The public prosecutor's office began investigations into the actions of five foresters and one police officer. In June 1996, they suspended the case against three of the foresters; in the case of one forester because the act committed was not a crime, and in the case of two others, because the crime could not be established. The prosecutor's office filed an indictment at the town court against three persons â€” two foresters and the police officer â€” for abuse of hunting weapons, deliberately endangering life in the course of duty, abuse of an official position and light bodily harm. The first court verdict, reached on April 17, 1998, sentenced the police officer, who had by that time retired, to eight months imprisonment suspended for two years, and the two foresters to seven and six months imprisonment respectively. Both of these sentences were suspended for two years. The verdict ruled that over half the court costs, which totalled around 400,000 Hungarian forints (approximately 1600 euros) should be paid by the Hungarian state. After the court decision, the prosecutor applied for a graver, the perpetrators for a lighter sentence.
On March 12, 1999, the appeal court sentenced the ex-police officer to fifteen months, and the two foresters to one year and ten months of imprisonment respectively, all suspended for the period of two years of probation. While the first decision transferred a significant part of the court costs to the taxpayers, the appeal court revised this decision. The court obliged the perpetrators to pay court costs totalling 318,000 Hungarian forints (approximately 1270 euros), while the state would pay only around 77,000 Hungarian forints (approximately 310 euros).
The Ministry of Interior Department of Oversight held a press conference on June 18 to announce the results of on-going Ministry investigations of police departments in three municipalities, including the eastern Hungarian town of Hajduhadház, site of intensive ERRC investigation into police brutality against the Romani community (see „Notebook", Roma Rights, 1/99). The Ministry announced that in the case of Attila Rezes, a Romani youth who suffered severe head injuries at the hands of officers on January 11, 1999, four officers were currently under investigation. According to the Ministry, Hajduhadház has the highest reported level of police violence in Hungary. The Ministry stated that 26 police officers â€” exactly half of the Hajduhadház police department â€” have recently been under investigation in relation to complaints lodged over the past three years. Most of the complaints concern the use of force during police interrogation. A Ministry spokesperson announced that one police officer, Mr Lajos Enyedi, who was recorded on video tape by the Hungarian television programme Fókusz punching a non-Romani man named József Vass on March 17, 1999, had reached a mutual agreement with the head of the Hajduhadház police department to resign from the force. The Ministry stated that one other officer, the head of the criminal investigations department of the Hajduhadház police department, had been transferred. The Ministry reportedly concluded that, „In Hajduhadház, citizens do not have adequate possibility to complain against the police." The Ministry stated that investigation is continuing into the actions of the other officers. Statements by the Ministry on June 18 provoke the suspicion that no further disciplinary action is planned: Ministry spokesperson Dr György Eiselt stated, „The removal of the guilty officers will not resolve the problem." Mr Eiselt called for a conflict resolution programme in Hajduhadház. The Ministry presented a person named Dr Sándor Geskó at the press conference who stated that his profession was „sociologist" and who has evidently been provided with an unspecified sum of money to conduct a conflict resolution programme in Hajduhadház including promoting „dialogue between minority groups and the police". As of June 19, Dr Geskó had contacted neither the European Roma Rights Center nor the Foundation for Roma Civil Rights, another group that has carried out extensive work in Hajduhadház. The ERRC continues to monitor the situation in Hajduhadház and calls for officers who have abused their authority to be suitably disciplined.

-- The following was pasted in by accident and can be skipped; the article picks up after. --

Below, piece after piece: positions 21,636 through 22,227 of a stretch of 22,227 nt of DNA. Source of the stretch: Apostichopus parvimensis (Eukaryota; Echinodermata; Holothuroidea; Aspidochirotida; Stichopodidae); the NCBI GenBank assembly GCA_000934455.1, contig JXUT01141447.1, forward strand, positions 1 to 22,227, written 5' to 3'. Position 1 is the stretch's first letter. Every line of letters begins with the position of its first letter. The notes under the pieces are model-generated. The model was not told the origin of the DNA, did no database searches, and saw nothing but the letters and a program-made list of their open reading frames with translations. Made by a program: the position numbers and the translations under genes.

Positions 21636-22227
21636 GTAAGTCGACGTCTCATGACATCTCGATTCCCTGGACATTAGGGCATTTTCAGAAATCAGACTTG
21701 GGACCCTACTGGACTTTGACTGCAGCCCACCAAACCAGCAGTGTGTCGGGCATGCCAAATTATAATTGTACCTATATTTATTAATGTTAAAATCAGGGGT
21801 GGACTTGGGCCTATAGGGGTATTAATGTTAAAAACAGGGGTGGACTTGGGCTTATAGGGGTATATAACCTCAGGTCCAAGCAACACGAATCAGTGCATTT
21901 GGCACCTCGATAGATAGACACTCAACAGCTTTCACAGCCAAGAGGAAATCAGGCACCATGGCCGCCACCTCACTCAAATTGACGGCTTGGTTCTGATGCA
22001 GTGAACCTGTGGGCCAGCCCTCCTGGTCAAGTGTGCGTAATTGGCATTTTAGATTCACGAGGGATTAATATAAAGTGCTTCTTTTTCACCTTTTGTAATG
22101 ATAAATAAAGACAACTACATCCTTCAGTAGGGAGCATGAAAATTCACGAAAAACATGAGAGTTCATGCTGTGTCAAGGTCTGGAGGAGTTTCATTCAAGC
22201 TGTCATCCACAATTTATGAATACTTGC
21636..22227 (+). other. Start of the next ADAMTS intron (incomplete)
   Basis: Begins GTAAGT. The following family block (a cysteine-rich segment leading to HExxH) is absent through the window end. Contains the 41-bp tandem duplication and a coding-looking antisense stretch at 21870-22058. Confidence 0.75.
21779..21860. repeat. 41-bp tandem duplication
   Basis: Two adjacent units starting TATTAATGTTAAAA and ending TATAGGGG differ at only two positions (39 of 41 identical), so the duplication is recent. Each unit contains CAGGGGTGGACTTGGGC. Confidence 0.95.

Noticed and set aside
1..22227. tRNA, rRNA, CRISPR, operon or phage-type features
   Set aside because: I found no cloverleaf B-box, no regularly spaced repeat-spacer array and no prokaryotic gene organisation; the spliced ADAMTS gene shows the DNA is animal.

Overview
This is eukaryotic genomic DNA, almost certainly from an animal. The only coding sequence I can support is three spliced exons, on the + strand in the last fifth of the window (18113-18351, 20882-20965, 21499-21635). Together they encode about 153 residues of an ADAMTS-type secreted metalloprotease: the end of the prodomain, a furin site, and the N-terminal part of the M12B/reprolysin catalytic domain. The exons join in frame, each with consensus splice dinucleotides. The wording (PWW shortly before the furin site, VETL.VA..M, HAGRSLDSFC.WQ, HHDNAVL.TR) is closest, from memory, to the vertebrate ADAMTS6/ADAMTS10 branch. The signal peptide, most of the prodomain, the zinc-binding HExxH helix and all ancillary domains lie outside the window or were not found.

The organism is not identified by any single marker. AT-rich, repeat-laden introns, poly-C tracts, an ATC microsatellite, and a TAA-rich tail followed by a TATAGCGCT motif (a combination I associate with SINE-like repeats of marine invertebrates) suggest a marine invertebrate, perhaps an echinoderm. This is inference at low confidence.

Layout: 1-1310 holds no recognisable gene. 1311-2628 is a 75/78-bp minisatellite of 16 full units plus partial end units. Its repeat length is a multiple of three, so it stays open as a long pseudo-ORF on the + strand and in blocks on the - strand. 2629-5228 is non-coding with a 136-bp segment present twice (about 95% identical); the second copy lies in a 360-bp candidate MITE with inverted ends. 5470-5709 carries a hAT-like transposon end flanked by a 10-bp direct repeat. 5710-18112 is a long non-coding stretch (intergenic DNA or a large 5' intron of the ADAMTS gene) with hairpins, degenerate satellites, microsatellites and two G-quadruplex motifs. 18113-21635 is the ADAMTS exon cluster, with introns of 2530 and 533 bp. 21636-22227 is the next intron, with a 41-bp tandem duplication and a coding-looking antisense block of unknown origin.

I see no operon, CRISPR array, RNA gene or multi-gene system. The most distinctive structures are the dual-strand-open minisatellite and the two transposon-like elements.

(ERRC, Magyar Hírlap, NEKI, Roma Press Center)